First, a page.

Insurance is familiar to most of us. We know about auto insurance, health insurance, homeowners and renters insurance, and life insurance. What many people overlook, however, is something equally important: long-term care insurance.

Although it may be far from your mind right now, the time to consider long-term care insurance is before you need it. As people get older, we find that we simply don’t get around like we used to. Eventually, many of us will need some assistance with the tasks of day-to-day life.

More than 70 percent of people in the U.S. over the age of 65 will eventually need long-term care assistance. Seniors are most likely to need long-term care. The majority of residents in assisted living facilities are 85 years of age or older. But up to 40 percent of long-term care claims are from people under 65.

What does long-term care insurance do for you?

Long-term care insurance pays for the cost of personal care in the event that you become unable to perform some basic functions of living. These include eating, dressing, bathing, and walking. This care may be provided in the home, in a nursing home, or an assisted living facility.

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Why should you consider long-term care insurance?

Long-term care insurance is crucial for many people. Assisted living care is expensive and the cost keeps rising. The cost of a private room in a nursing facility in 2016 was $7,700 per month. Meanwhile, the cost of an in-home health aide averages $19 per hour. Long-term care without insurance could easily deplete an individual’s savings. This could end up being a retirement planning mistake that will ruin your savings.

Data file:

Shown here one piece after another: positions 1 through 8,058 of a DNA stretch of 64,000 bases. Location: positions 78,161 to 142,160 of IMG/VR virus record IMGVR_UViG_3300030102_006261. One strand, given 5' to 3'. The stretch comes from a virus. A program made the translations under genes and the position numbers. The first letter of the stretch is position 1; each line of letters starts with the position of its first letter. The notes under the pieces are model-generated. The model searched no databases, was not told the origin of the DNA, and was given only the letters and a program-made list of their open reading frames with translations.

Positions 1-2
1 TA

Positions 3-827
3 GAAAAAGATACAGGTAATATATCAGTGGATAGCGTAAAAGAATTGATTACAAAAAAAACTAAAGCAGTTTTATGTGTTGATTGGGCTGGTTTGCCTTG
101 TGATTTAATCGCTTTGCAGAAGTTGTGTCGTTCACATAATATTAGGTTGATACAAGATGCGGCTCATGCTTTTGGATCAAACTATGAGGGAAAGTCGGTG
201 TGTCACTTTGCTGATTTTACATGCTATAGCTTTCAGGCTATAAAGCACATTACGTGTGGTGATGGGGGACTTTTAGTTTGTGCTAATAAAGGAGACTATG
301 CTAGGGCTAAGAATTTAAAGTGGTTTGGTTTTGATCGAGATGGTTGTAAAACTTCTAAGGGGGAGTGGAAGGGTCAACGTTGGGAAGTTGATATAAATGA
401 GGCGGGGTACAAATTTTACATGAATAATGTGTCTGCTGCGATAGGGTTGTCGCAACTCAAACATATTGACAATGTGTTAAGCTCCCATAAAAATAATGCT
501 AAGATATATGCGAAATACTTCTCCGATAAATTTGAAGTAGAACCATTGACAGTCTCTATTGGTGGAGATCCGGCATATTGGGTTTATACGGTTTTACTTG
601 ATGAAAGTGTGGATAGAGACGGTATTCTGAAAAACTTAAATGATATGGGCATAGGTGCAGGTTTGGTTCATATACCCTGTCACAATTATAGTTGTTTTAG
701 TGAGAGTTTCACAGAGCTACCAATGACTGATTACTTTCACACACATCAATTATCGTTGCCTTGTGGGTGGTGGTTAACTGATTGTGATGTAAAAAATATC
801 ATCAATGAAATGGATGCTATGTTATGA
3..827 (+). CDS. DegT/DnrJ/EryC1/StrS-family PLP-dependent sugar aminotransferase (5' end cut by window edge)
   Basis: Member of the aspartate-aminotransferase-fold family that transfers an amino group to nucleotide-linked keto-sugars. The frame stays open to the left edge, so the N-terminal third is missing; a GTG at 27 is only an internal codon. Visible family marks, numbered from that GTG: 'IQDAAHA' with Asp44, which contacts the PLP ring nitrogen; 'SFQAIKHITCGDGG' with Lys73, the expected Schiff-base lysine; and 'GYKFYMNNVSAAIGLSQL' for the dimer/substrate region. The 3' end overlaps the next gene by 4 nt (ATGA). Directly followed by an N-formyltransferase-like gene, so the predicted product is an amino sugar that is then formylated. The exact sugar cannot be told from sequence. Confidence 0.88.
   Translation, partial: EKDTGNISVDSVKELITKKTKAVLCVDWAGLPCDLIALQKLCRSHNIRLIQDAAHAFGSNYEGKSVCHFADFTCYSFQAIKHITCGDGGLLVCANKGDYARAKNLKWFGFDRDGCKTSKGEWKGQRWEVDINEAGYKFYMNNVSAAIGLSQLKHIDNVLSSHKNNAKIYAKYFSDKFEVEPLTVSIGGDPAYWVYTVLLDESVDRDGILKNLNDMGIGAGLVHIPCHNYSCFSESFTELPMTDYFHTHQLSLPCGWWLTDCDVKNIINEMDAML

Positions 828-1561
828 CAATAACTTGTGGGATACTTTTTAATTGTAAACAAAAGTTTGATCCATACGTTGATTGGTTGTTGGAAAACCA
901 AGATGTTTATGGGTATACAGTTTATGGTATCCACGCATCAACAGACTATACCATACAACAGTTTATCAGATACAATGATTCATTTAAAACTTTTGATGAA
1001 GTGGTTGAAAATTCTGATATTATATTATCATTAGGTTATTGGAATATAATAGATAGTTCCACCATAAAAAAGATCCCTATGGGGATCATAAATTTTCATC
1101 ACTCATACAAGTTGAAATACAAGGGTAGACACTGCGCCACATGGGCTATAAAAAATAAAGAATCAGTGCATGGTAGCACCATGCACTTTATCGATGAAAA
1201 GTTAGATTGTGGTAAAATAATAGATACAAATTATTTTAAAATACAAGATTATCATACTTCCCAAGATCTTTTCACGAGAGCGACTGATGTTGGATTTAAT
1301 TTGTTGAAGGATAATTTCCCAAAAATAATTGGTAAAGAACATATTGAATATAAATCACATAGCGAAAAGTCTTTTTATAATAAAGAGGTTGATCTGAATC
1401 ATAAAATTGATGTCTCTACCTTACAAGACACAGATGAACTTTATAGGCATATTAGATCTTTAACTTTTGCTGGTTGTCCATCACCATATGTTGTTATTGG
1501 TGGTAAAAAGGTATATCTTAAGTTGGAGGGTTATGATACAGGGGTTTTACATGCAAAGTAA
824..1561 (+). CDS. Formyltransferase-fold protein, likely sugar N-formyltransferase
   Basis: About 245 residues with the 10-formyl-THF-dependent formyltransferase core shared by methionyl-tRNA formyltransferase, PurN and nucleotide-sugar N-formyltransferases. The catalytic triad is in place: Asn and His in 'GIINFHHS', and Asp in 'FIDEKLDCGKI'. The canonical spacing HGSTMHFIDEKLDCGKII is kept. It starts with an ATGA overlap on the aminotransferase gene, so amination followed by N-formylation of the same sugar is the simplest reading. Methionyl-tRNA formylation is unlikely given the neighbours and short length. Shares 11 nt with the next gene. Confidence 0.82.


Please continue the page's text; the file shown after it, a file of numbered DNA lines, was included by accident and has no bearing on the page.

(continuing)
A common reason people buy long-term care insurance is to protect a spouse from financial ruin. The high costs of long-term care could leave a spouse in dire financial straits.

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Can you just have your relatives take care of you?

Can you rely on your children or other family members to take care of you? Eighty percent of long-term care is provided by unpaid caregivers at home.

However, caregiving is time-intensive and exhausting for the caregiver. The caregiver makes significant sacrifices. They must expend personal resources. The person might have to give up or cut back on employment, He or she might even move to be close to you. Would your relatives be prepared to make this sacrifice? Sixty-seven percent of people plan to have a relative provide long-term care, but haven’t asked.

What are the different types of long-term care insurance?

If you’re thinking about LTC insurance, there are many choices. Some people need help for just a few hours per day or week, such as assistance with medications or physical therapy. Others need more extensive support, either in their homes or at an assisted living facility. Those with debilitating illnesses may require round-the-clock care in a nursing facility.

Long-term care insurance policies vary widely. You can choose the types and level of care available, the amount paid out per day, the waiting period before the policy takes effect, preexisting health conditions, and whether the payouts are adjusted annually for inflation.

There may be group policies available through your employer or an organization you belong to. You should carefully examine the terms and limitations of group policies. Sometimes employer-provided coverage ends at retirement or at a certain age.

Another variable is the duration of care. Many people believe that once people need long-term care, they will need it for many years. In fact, the average length of a nursing home stay is about 2.5 years. Only 10% of people who enter a nursing home stay there for five or more years. Thirty-eight percent of nursing home residents are eventually discharged to go home or to another location.